I recently inquired about Ann Arbor’s use of automated license plate readers, aka ALPRs. This technology can be useful for things like parking violation enforcement (which Ann Arbor uses it for), but depending on a police department’s use of the technology, it can have worrying privacy implications.
This EFF article should help understand the power of ALPR data as well as some of the potential pitfalls (in particular, EFF found that lower-income and minority communities in Oakland, CA were disproportionately subject to surveillance).
My questions were:
- How many ALPRs does the city have now?
- What are they used for?
- What data is collected by our ALPRs? (Just the plate number? The date & time it was seen? The location where each plate was seen?)
- What data retention policy is in place for that data? (Is it used solely to check for expired tags, or are logs kept for days or weeks to aid in investigations?)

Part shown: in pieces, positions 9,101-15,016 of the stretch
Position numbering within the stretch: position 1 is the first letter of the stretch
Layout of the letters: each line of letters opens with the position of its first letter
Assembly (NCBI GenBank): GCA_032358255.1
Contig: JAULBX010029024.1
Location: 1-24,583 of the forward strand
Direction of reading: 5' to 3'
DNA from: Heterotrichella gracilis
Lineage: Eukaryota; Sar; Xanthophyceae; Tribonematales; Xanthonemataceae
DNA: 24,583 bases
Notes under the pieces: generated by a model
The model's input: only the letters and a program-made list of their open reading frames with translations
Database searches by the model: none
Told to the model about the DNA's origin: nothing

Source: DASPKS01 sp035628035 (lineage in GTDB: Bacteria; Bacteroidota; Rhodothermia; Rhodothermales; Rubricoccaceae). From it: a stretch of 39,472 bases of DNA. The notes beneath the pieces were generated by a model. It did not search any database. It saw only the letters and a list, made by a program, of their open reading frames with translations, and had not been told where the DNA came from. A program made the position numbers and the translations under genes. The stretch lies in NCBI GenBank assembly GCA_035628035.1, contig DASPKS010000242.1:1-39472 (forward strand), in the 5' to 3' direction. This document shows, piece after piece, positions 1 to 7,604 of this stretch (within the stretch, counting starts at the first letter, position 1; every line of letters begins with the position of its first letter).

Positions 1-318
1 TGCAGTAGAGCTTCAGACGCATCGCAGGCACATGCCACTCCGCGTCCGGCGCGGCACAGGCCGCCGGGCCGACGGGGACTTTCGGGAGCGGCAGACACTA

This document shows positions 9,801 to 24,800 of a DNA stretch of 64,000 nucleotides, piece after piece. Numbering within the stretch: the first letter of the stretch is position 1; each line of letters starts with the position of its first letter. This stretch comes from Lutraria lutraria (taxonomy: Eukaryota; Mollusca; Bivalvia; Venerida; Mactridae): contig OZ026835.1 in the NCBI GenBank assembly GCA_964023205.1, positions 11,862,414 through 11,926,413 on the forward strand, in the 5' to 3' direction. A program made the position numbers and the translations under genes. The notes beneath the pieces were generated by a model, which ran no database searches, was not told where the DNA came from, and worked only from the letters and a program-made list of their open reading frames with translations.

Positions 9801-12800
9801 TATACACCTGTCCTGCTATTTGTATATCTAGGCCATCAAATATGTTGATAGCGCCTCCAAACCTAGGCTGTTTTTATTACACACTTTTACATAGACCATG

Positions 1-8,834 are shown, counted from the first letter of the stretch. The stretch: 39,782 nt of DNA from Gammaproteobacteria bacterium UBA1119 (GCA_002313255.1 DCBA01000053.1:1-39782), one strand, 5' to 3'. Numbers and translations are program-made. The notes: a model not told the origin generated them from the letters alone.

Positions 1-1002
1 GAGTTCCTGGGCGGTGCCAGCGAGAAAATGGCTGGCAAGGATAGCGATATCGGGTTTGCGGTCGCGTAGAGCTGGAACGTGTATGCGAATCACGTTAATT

- What policies are in place regarding the use of ALPR data? (Do we have some formal policy that enforces who can access logs, for what reasons?)
- Roughly many ALPR records does the city currently have?
I received a friendly response from Police Chief James Baird which adequately addressed my privacy concerns.
In brief, my takeaways from the response:
- The Ann Arbor Police Department has 3 ALPRs; 2 are currently in use.
- They are used by the Community Standards Unit for parking enforcement.
- A list of vehicles with 4-6 or more outstanding violations is periodically put on a USB key and manually copied into the ALPR computers in cars.
- Data is stored locally on the system in-car, not uploaded anywhere.
- Data retention may be 365 or 90 days; Chief Baird wasn’t sure.
- Chief Baird: “The information is never accessed for any other reason other than an immediate ‘hit’ [detection of a vehicle with outstanding violations] … We have had the devices in service for approximately 10 years now and have never accessed the data for any reason. I have no one on staff who even knows how since it’s not used for investigative purposes.”
- Chief Baird: “I also don’t know if location information is captured.”
An Ann Arbor Police Department ALPR.